Again, all of these slides used orange titles to signal that the content was related to, but outside the scope of the workshop.

Getting Help

Finally, I provided a quick recap of what we covered, and provided some tips for keeping up the momentum from the workshop:

  1. Try R Studio Visual mode before looking up markdown syntax. I included the R Studio Visual R Markdown documentation as an iframe.
  2. Read this wonderful guide on troubleshooting written by the LearnR team. Again, I directly included the LearnR Troubleshooting and asking for help webpage as an iframe, and specifically drew their attention to “Section 3: Asking for Help”.
  3. Understand the different kinds of R Markdown learning resources available. I used an adaptation of the Diataxis framework by Daniele Procida to curate a short list of useful links. I also tried limit myself to these resources when providing answers for the earlier extension call-outs.

Workshop Reflections

Embedding content using iframes is easy!

Slides.com and HTML slides

I have a whole other blog post lined up about my many attempts to break up with Microsoft PowerPoint and go all in with plain-text. Unfortunately, I usually give up after two slides because markdown slides never look how I want them to, but I really do want to stop accumulating piles of final.pptx, final_final.pptx, and final_v4_after_edits.pptx files. Long story short, it’s happening, slowly but surely — and with a combination of Quarto and reveal.js.

For this post, I only wanted to say that Slides.com is a great way to try out HTML slide functionality, without have to go down the very deep rabbit hole of learning reveal.js, figuring out how Quarto markdown interacts with reveal.js, and how to port all the different PowerPoint features I use into plain-text. I used an out-of-the-box template and managed to get pretty much everything I wanted to work. I did however have a minor hiccup during the workshop with the two different sharing modes. Initially, I linked students to the “Present Live” URL. However, this mode only shows the slide you are currently presenting, which meant students couldn’t go ahead or backtrack in the Try-it-Yourself exercises. What I had actually wanted to do was link students to the slide deck. It was a relative easy fix, but did disrupt the flow of the workshop slightly.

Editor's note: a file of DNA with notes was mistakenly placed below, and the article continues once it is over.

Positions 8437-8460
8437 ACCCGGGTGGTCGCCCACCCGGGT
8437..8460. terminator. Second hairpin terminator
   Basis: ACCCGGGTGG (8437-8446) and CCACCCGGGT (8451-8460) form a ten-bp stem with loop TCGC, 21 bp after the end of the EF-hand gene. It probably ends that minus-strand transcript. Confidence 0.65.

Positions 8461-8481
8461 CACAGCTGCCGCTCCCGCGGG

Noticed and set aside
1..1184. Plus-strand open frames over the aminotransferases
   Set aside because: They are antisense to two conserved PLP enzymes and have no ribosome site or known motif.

This workshop was the first time I have had full control over lesson content, design and delivery. Prior to starting my PhD, I worked for a few years as a casual tutor (amongst other things). I must have delivered hundreds of economics, econometrics and business statistics tutorials by now, but always using someone else’s content, never my own. Although it was only a small group of about 10 students3, I’m really grateful I got the opportunity to write my very first set of teaching materials and deliver this workshop.

Hopefully, some of these ideas are useful for someone else.

Here are the slides:


  1. I ended up spending about 1.5 days on preparation, so I was close…↩︎

  2. e.g. quotation marks instead of back ticks; migrating citation from an overleaf .bib file; image path issues etc.↩︎

  3. Informally the feedback was really positive and, aside from some technical difficulties with the hybrid set-up, everything went pretty much exactly as planned. I even finished 10mins before the room booking was up, giving me enough time to pack up and vacate before the next class!↩︎


BibTeX citation:
  author = {Huang, Cynthia},
  title = {R {Markdown} and Friends},
  date = {2022-08-10},
  url = {https://www.cynthiahqy.com/posts/R-markdown-and-friends},
  langid = {en}
For attribution, please cite this work as:
Huang, Cynthia. 2022. “R Markdown and Friends.” August 10, 2022. https://www.cynthiahqy.com/posts/R-markdown-and-friends.